Lecture Notes: Reading The Terms of Order in the Age of Trump – Pt. 1

We make the political–“an idea dominated by the positivity of the State” (1)— the logical conclusion of human liberation and we ask questions about why it failed. And we answer said questions by concluding that it was because we weren’t more effectively political. And then we fail again. We fail to create the societies we want, the societies where the demos and its interests are centered. And we keep concluding that we are not failing because of the political, we convince ourselves that the political can be improved. Our sense of authority affirms the political. Our sense of order affirms the political. The political enacts violence and power and suffering. We take moments of the political as failures; we read Trumpism as a mere moment, a mere instantiation of the political (which it is). We rarely claim that such a moment is reducible to the idea of the political. We rarely consider the political as normatively violent. Because we cannot order the political in other ways. Until we do. Until we recognize that political leadership is not a leadership that centers our lives, our understandings of the good. And even in that realization, we may fail again, but at least then it won’t be for failing to see that it was the political that produced the failures of yesterday, of modernity.

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Spring 2017 Readings

This semester’s books (and music):

Honors Social Science Seminar
#HUAFRO091

  • CEDRIC J. ROBINSON, Black Marxism: The Making of the Black Radical Tradition (Chapel Hill, NC: UNC Press, 2000)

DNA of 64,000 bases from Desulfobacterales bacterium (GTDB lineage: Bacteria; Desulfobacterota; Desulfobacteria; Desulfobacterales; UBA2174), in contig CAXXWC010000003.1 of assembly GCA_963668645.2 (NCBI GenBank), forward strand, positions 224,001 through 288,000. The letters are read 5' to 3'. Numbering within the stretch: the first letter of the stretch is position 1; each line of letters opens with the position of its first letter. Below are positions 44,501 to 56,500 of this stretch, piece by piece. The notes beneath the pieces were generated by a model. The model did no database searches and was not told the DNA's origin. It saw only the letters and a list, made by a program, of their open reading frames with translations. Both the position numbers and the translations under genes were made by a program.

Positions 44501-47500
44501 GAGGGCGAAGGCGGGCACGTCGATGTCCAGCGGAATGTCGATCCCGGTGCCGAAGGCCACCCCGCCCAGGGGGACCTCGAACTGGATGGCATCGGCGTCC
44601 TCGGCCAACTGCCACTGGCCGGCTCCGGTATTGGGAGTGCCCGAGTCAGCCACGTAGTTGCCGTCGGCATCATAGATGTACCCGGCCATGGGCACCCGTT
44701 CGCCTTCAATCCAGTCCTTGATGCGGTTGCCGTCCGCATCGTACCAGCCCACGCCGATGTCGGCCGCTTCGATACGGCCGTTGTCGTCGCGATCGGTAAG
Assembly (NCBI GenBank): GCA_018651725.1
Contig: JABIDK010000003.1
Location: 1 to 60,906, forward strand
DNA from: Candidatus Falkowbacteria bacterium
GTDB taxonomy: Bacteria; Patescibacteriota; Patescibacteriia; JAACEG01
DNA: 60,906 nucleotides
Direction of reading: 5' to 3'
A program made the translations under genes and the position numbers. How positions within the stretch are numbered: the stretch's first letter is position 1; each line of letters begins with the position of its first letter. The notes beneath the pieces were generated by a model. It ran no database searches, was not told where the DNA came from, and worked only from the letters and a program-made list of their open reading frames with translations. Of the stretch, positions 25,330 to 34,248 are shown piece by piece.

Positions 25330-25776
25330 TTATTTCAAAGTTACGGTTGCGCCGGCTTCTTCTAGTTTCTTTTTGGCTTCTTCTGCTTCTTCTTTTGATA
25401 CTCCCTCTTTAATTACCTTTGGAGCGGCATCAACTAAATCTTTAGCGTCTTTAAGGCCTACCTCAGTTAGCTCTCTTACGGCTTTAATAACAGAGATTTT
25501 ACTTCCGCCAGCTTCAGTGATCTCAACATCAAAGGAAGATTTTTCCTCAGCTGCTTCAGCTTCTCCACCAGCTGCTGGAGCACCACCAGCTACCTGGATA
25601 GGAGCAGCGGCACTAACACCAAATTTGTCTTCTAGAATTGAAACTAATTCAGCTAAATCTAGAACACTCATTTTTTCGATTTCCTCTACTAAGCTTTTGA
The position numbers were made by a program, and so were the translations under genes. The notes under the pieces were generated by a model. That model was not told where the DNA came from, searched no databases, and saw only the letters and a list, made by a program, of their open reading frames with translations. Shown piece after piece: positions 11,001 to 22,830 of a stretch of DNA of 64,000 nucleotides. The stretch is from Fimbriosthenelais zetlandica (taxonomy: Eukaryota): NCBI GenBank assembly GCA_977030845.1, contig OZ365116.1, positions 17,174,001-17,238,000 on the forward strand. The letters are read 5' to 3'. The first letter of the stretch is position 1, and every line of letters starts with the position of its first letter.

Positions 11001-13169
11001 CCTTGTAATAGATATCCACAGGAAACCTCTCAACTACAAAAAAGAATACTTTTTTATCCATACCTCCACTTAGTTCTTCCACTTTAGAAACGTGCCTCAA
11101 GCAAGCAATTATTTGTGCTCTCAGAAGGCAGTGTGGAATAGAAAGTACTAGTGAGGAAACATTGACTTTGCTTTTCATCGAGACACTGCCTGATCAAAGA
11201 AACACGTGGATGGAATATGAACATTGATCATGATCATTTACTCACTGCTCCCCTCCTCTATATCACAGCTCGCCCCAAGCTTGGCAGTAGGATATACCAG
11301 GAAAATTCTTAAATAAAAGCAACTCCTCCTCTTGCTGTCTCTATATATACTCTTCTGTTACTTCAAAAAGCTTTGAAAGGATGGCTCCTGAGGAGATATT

• CEDRIC J. ROBINSON, Black Movements in America (New York: Routledge, 1997)
  • CEDRIC J. ROBINSON, Forgeries of Memory and Meaning: Blacks and the Regimes of Race in American Theater and Film before World War II (Chapel Hill, NC: UNC Press, 2007)
  • CEDRIC J. ROBINSON, The Terms of Order: Political Science and the Myth of Leadership (Chapel Hill, NC: UNC Press, 2016)
  • CEDRIC J. ROBINSON, An Anthropology of Marxism (Aldershot, England: Ashgate, 2001)
  • DARRYL C. THOMAS, ed., “Cedric Robinson and the Philosophy of Black Resistance,” Special Issue of Race and Class 47 (October 2005)
  • H.L.T. QUAN AND TIFFANY WILLOUGHBY-HERARD, eds., “Cedric J. Robinson: Radical Historiography, Black Ontology, and Freedom,” Special Issue of African Identities 11 (October 2013)

Twentieth Century Black Social and Political Thought
#HUAFRO134

  • W.E.B. DU BOIS, The Autobiography of W.E.B. Du Bois: A Soliloquy on Viewing my Life from the Last Decade of Its First Century (New York: International Publishers, 1968)
  • CEDRIC JOHNSON, Revolutionaries to Race Leaders: Black Power and the Making of African American Politics (Minneapolis: University of Minnesota Press, 2007)
  • ROBIN D.G. KELLEY, Freedom Dreams: The Black Radical Imagination (Boston: Beacon Press, 2002)
  • TONI MORRISON, Paradise (New York: Alfred A. Knopf, 1997)
  • TONI MORRISON, Song of Solomon (New York: Alfred A. Knopf, 1977)